The hearing was called to investigate the actions taken by the Troika in the context of the crisis, which has led some countries to request financial assistance, received in return for national reforms. The actions have raised many concerns amongst citizens; not only in terms of democratic accountability and a fundamental lack of transparency in how the Troika operates, but also the high economic and social price which citizens are now paying.
Representatives from the International Labour Organisation (ILO), the Council of Europe and the Economic and Social Council (CES) in Portugal all gave their point of views to a busy room on the repercussions of the work carried out by the Troika. The consensus in the room, supported by a majority of MEPS present, was that too many mistakes were made in terms of assessing the impact of reform policies.
One such mistake, pointed out by José Silva Peneda, President of CES Portugal, was the disregard for public sector workers when reforms were being carried out. In his words, the “pain and sacrifice were greater than the results obtained by these actions”.
The Director of the International Institute of Labour Studies ILO, Raymond Torres, underlined that the negative effects of the Troika’s actions had been underestimated. Reforms happened too fast and without care, in particular in terms of how the social partners were dealt with.
Thorsten Schulten from the German Institute for Economic and Social Research focused on how the actions of the Troika had weakened collective bargaining in the programme countries. Furthermore, these countries have experienced a dramatic decline in collective bargaining coverage. Mr Schulten pointed out that the models employed by the Troika were similar to models advocated by the European Commission in its Labour Market development 2012 report, only achieved by different means.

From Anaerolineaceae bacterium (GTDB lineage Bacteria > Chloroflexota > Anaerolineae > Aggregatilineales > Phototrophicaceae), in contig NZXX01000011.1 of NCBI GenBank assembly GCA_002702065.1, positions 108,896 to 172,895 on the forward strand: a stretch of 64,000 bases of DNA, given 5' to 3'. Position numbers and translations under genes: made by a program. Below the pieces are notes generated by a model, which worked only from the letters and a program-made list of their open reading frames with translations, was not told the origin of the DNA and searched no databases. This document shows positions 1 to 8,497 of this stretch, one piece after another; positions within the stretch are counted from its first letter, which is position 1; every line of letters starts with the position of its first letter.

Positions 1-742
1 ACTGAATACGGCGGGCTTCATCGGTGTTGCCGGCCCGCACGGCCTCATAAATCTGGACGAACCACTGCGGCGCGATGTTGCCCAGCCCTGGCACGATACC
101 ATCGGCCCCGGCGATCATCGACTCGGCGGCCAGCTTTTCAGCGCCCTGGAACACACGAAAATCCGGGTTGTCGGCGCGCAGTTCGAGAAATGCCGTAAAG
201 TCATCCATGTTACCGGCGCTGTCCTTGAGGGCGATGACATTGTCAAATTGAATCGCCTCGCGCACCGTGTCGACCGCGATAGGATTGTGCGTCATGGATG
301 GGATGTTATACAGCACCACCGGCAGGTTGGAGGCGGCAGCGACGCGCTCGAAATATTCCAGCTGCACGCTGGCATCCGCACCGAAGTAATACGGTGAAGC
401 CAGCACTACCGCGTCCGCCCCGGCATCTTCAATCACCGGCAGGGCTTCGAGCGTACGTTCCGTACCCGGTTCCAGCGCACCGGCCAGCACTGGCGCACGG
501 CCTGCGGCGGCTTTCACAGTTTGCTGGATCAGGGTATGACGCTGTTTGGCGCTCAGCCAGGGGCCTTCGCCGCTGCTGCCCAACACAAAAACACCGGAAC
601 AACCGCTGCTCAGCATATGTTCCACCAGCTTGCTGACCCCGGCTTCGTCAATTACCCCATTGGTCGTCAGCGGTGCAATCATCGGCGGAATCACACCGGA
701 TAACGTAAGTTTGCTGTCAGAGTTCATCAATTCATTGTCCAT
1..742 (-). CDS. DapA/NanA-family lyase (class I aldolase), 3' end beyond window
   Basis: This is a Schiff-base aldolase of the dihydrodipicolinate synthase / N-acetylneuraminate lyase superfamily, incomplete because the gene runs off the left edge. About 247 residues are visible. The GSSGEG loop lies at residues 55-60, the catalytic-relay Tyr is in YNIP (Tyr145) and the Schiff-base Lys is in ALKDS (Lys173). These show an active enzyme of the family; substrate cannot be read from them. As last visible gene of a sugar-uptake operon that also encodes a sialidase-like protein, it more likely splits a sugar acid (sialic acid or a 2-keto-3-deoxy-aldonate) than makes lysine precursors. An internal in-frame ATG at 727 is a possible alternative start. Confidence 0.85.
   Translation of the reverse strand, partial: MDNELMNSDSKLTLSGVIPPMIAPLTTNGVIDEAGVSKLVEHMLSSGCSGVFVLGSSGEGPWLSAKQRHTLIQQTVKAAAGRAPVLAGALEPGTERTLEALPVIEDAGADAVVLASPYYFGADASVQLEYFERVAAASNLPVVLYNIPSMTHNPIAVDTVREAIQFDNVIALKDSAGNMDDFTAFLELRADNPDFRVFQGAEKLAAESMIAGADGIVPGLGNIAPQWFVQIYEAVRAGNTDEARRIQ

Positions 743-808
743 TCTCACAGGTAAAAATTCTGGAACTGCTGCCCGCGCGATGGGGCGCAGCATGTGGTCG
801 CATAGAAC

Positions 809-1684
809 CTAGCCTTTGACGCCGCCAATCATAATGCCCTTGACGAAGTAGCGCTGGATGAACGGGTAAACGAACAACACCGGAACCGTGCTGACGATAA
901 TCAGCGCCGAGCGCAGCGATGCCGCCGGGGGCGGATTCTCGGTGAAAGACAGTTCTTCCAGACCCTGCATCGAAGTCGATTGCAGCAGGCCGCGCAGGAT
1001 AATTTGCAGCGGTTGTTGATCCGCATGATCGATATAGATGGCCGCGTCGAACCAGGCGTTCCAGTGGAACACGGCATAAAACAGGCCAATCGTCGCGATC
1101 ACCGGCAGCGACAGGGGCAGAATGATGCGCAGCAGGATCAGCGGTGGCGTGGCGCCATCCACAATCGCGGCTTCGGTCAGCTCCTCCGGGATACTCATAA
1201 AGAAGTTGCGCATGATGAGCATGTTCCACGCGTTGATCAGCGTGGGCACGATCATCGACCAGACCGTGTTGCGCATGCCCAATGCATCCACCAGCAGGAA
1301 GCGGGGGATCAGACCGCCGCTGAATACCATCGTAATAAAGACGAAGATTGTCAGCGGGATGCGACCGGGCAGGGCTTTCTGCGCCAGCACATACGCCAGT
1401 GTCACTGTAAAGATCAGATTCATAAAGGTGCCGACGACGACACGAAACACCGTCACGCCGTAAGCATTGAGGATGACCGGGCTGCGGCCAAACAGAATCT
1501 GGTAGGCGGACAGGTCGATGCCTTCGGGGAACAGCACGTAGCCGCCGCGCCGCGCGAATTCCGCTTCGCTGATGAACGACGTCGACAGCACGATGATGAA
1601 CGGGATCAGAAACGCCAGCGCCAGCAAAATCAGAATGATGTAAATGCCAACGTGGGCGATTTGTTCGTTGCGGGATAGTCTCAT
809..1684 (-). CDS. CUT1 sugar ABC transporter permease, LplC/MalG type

MEPs across the board spoke out about the issue recalling experiences in their respective countries in terms of the Troika’s legacy: spending cuts, low consumption, privatisation, brain-drain low demand, low growth, persistent debt and a greater democratic deficit than ever before. Thomas Mann MEP (EPP, DE) reminded others that it was important that household debts be brought into check, but conceded that reforms which are backed by citizens are important.
The report’s author, Alejandro Cercas (S&D, ES), called for the ILO to become more involved, together with the European Parliament, in future EU responses in terms of economic policies. In reponse, the ILO Director admitted that it had not been properly consulted by the Troika, otherwise a more balanced approach may have been taken.
CESI recently visited Mr Cercas, the MEP drafting the report, to underline the importance of a strong and well-functioning public sector, in particular in times of economic crisis. We were also given the opportunity to stress the central role which effective social dialogue must play when reforms of this type are being carried out.